Helipad use in East Gull Lake will be up for discussion at a public hearing Tuesday, July 28, several months after originally planned due to the COVID-19 pandemic.

The much-contested issue popped up last year, when Doug Schieffer bought 9 acres of land on Sunset View Road on Floan Point with the hope of building a helipad on the property to land his helicopter. Schieffer lives and works near the Twin Cities but plans to build a seasonal home in East Gull Lake. He would travel between the two locations with his helicopter when possible.

Many residents in the neighborhood, though, said they do not want to deal with the noise levels or potential safety issues a helicopter would bring in that area.

Neither East Gull Lake nor Cass County have ordinances regarding helipads and helicopters on private property. At Tuesday’s meeting, the planning and zoning commission will consider a proposal to add helipads as an acceptable use to the city’s use ordinance. After going before the planning and zoning commission, the ordinance would have to be approved by the East Gull Lake City Council before Schieffer or anyone else could apply for a helipad in the city.

Under the proposed ordinance, 15 properties in the city would qualify to have helipads if they so choose, as the city would restrict the use to lake lots of 5 acres or more. That leaves 10 eligible lots on Gull Lake, three on Ruth Lake, one on Sylvan Lake and one on Dade Lake.

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Anyone with a helipad on their property would only be able to take off and land twice a day, allowing a pilot to commute via helicopter but not give recreational rides. That would have to be done at the airport.

A helicopter would only be able to take off from a private property between 7 a.m. and dusk, provided wind speeds are less than 20 mph and conditions allow for at least a 1,000 foot cloud ceiling and 3 miles of visibility.

Representatives from the Cass County Sheriff’s Office and the MnDOT aeronautics department will be on hand at Tuesday’s meeting to answer questions.

The meeting will not deal directly with Schieffer’s request but with adding helicopters as a use in general.

The opposition

The primary concerns for residents opposed to the helipad are safety and noise pollution.

In February, opposing voices cited three recent fatal helicopter crashes as examples of safety concerns.

NBA star Kobe Bryant and eight others died in a helicopter crash in California Jan. 25. Three soldiers died when a National Guard Helicopter crashed in Kimball Dec. 5. Two died and another was seriously injured when a North Memorial Helicopter crashed at the Brainerd Lakes Regional Airport in January 2019. Dense fog was a factor in the North Memorial crash, and weather conditions were likely an issue in Bryant’s case as well.

A representative from Brainerd Helicopter Service said he would be concerned about the security of the area where the helicopter would be stored and whether kids or curious onlookers would be able to approach the craft and endanger themselves.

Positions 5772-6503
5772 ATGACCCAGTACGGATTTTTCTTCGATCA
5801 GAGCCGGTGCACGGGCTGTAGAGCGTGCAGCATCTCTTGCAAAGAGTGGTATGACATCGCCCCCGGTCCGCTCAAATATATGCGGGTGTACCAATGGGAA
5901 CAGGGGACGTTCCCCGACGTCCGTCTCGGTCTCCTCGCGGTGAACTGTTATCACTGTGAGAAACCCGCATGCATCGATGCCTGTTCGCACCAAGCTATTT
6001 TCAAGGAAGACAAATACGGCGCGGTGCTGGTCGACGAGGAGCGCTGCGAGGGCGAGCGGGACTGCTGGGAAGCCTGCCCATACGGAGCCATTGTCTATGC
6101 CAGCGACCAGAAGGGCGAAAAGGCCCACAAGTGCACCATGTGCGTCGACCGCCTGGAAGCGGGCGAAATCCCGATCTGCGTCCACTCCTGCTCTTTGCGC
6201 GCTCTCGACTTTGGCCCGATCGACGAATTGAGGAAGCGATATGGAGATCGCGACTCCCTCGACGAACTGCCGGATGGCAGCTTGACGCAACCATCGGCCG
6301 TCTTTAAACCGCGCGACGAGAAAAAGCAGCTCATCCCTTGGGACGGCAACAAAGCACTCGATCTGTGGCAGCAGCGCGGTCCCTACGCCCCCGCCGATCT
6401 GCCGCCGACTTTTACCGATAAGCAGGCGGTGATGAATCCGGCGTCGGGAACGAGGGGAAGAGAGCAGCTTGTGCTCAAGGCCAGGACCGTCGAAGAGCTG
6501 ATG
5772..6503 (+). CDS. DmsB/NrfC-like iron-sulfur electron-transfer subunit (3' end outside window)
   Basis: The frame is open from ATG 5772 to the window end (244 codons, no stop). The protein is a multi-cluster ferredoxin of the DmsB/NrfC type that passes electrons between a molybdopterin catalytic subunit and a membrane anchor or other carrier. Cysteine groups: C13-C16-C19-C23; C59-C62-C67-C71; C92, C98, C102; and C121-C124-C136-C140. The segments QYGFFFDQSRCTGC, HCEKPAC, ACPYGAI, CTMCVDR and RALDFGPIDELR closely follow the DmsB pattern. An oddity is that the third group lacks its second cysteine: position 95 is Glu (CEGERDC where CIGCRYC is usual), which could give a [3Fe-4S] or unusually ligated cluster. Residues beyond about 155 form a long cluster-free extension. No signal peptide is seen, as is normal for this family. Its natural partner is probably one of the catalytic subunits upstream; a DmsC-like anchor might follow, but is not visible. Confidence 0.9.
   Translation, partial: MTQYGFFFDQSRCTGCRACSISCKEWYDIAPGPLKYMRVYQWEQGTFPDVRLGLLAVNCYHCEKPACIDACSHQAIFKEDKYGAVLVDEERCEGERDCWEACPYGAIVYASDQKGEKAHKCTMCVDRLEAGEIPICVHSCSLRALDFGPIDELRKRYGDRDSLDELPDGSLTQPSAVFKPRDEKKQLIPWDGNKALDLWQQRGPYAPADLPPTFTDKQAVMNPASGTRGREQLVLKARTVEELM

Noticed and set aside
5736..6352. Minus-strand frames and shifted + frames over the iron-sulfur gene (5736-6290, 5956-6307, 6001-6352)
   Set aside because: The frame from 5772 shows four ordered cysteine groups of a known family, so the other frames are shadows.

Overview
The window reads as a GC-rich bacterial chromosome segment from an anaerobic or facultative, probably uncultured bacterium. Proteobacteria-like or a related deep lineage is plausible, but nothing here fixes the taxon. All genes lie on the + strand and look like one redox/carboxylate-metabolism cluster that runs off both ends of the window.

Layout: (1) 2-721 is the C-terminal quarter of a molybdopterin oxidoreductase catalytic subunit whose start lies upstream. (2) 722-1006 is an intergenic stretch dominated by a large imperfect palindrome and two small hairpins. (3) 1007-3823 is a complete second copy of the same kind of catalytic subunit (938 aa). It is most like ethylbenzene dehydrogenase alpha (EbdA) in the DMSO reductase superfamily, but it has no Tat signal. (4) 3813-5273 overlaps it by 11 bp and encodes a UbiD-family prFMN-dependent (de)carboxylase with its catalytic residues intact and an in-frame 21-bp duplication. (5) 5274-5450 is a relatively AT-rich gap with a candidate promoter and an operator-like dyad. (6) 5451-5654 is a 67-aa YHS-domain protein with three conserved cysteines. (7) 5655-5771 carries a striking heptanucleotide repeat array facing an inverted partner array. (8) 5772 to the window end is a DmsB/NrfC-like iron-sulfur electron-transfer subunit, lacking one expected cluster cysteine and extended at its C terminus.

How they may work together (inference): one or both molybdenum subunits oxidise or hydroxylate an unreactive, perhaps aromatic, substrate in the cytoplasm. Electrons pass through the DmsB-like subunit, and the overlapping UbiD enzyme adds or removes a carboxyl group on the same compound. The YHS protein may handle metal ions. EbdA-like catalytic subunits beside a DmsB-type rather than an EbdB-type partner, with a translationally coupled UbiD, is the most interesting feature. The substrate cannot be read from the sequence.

Opponents also cited Schieffer’s inexperience with flying, as he had about a year and a half of flight experience when the issue was discussed in February.

A view from Gull Lake Wednesday, Feb. 19, shows Lisa Gudajtes' property on the right, with new construction and an existing structure on the adjacent property owned by Doug Schieffer in East Gull Lake. The city is considering an ordinance that would allow Schieffer to apply to build a helipad on his property. Kelly Humphrey / Brainerd Dispatch
A view from Gull Lake Wednesday, Feb. 19, shows Lisa Gudajtes' property on the right, with new construction and an existing structure on the adjacent property owned by Doug Schieffer in East Gull Lake. The city is considering an ordinance that would allow Schieffer to apply to build a helipad on his property. Kelly Humphrey / Brainerd Dispatch

The other side

Schieffer said if he thought having a helicopter at his residence in East Gull Lake would be dangerous, he would not move forward with it.

The Brainerd Airport Service representative said the Bell 206 model does not historically have an extensive crash record. But he chalks that up, in part, to them primarily being flown in professional settings by experienced, professional pilots. The pilots at the Brainerd Helicopter Service, for example, have a minimum of 1,500 flight hours under their belts, with most having accumulated 2,500-9,500 flight hours.

According to the U.S. Helicopter Safety Team, helicopter crashes have decreased in the last 25 years. Between 1985 and 1994, the organization reported an average of 198 helicopter crashes per year in the U.S., with 35 per year fatal. Those numbers have steadily decreased, with an average of 118 crashes reported per year between 2015-2017 and 18 per year fatal.

Schieffer said he plans to construct a garage for his helicopter as well, so it will not be sitting out for passersby to see.

In terms of noise, Schieffer said the noise from his Bell 206 helicopter is comparable to a garbage truck or lawn mower.

The Helicopter Association International puts the decibel level of a helicopter flying at 1,000 feet at 78 decibels, rising to 87 decibels at 500 feet. It does not specify the type of helicopter, though, or the noise levels during landing and takeoff. In comparison, the Centers for Disease Control and Prevention rates the noise level of gas-powered lawn mowers between 80-85 decibels, a range that could damage hearing after two hours of exposure.

Public meeting information

What: East Gull Lake Planning and Zoning Commission to consider adding helipads as a regulated use in the city’s use chart.

When: 6:30 p.m. Tuesday, July 28.

Where: Cragun’s Legacy Clubhouse, 11496 East Gull Lake Drive.

THERESA BOURKE may be reached at theresa.bourke@brainerddispatch.com or 218-855-5860. Follow her on Twitter at www.twitter.com/DispatchTheresa.